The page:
* Dollar recovers ground after five straight daily declines
* Europe-wide index and Wall Street stocks flat
* Oil falls, U.S. Treasury yields rise (Updates to U.S. market open, changes byline, previous dateline London)
By Sinead Carew
NEW YORK, Jan 18 (Reuters) - U.S. dollar recovered some ground on Wednesday while stocks posted modest losses, with investors still voicing caution over how U.S. policy will develop under Donald Trump’s presidency days ahead of his inauguration.
Energy stocks fell along with oil futures and U.S. Treasury yields rose on higher inflation ahead of a speech by U.S. Federal Reserve chair Janet Yellen.
While Wall Street has been betting on Trump’s promises of lower taxes, lighter regulation and fiscal spending, some investors hit the pause button before he officially takes office on Friday as he has yet to unveil clear policy plans.
“There is a lot of uncertainty hovering over the market, regarding what policies will be implemented,” said Quincy Krosby, market strategist at Prudential Financial.
At 10:54 a.m. ET, the Dow Jones Industrial Average was down 24.29 points, or 0.12 percent, to 19,802.48, the S&P 500 had lost 0.67 points, or 0.029543 percent, to 2,267.22 and the Nasdaq Composite had added 1.99 points, or 0.04 percent, to 5,540.71.
Europe’s FTSEurofirst 300 index of major companies was flat after a choppy session, while banking shares came under pressure as investors chewed over details of regulatory fines on Deutsche Bank.
Investors were also waiting for more fourth-quarter earnings reports before making more bets according to Andy Sullivan, portfolio manager with GL Asset Management UK in London.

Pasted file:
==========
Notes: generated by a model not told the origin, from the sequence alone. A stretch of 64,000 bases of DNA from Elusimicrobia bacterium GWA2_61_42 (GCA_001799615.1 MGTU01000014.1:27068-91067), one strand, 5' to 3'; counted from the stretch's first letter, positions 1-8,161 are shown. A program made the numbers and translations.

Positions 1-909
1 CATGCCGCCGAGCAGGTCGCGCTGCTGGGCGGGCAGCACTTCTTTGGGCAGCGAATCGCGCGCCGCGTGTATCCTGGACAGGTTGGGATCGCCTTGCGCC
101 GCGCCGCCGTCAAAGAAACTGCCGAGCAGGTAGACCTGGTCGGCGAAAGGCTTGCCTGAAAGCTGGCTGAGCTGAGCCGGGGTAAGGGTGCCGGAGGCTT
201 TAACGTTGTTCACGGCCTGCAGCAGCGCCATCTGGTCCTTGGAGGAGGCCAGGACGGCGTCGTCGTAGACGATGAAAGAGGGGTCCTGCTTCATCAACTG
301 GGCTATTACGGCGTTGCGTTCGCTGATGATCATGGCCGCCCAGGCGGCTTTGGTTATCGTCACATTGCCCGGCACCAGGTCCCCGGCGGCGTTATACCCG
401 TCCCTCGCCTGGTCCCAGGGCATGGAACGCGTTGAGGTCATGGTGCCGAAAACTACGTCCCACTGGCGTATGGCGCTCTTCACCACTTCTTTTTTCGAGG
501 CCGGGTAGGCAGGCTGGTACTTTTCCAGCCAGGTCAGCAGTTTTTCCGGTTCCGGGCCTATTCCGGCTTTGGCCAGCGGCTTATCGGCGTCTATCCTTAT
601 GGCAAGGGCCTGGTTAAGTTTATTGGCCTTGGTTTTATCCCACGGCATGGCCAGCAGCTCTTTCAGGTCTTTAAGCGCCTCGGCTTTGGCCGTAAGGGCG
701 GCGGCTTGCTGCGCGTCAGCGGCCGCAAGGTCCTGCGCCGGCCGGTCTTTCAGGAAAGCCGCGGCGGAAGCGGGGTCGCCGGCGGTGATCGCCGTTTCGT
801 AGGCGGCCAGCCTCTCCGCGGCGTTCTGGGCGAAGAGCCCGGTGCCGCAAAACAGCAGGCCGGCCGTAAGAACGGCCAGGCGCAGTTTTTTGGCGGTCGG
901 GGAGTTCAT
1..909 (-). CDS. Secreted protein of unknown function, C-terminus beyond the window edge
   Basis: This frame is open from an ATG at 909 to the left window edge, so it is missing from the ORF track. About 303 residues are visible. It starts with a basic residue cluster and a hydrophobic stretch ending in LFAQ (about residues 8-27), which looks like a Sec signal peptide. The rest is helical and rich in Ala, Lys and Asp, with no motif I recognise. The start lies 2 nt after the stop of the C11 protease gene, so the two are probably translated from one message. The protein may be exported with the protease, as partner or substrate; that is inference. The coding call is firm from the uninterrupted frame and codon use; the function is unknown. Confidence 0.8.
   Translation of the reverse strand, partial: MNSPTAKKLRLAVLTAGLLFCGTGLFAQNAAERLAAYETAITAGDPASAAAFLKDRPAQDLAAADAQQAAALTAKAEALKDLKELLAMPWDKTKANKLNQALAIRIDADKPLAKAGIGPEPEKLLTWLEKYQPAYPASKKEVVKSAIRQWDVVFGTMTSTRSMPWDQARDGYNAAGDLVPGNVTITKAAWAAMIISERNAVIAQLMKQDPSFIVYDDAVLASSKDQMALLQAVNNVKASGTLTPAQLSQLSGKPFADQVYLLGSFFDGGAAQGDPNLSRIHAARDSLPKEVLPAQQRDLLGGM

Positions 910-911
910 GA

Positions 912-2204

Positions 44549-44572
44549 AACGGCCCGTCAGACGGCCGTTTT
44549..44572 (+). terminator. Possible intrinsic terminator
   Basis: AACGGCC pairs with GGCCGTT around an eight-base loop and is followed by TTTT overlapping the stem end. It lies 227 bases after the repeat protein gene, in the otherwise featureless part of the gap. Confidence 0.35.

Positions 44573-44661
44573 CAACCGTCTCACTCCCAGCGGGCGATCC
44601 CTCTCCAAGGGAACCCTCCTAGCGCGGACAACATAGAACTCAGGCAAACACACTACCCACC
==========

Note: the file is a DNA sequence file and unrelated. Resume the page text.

“The last few days have been choppier, and for the rally to be sustained, we need to see earnings growth start to come through,” Sullivan said.
The U.S. was up 0.3 percent against a basket of major currencies after hitting a nearly six-week low the previous day after Trump complained that dollar strength as hurting trade relations with China.
“We went a bit far on dollar weakness yesterday, so it’s natural to have a correction once in a while (but) the downward trend is intact,” said UBS currency strategist Daniel Trum in Zurich.
“Markets are finally becoming aware of the potential negative effect of Trump’s policies on the U.S. dollar - at the beginning we had lots of positive sentiment ... but now we see that the focus is shifting more towards potential trade disputes and potential difficulties in Trump implementing his policies.”
Benchmark 10-year notes fell 14/32 in price to yield 2.38 percent, up from 2.33 percent late Tuesday. Data showed U.S. consumer prices increased in December as households paid more for gasoline and rental accommodations, leading to the largest year-on-year rise in 2-1/2 years.
Traders in Asia said shares were helped by hopes that the concern about a stronger dollar expressed by the U.S. President-elect at the weekend would benefit emerging markets where companies have borrowed heavily in dollars.
MSCI’s ex-Japan Asia-Pacific shares index rose 0.3 percent, and its intraday high was just shy of last Thursday’s three-month high.
Safe havens for capital have been in demand but Gold fell slightly from its almost two-month high to $1,215.3 per ounce after seven sessions of gains.
Oil prices fell on expectations U.S. producers would boost output, just as OPEC signaled that a global supply-reduction deal will shrink the oil glut this year. Brent futures fell 1.9 percent to $54.43 per barrel and U.S. crude fell 1.8 percent to $51.53..
Additional reporting by Patrick Graham in London; Editing by Larry King and Nick Zieminski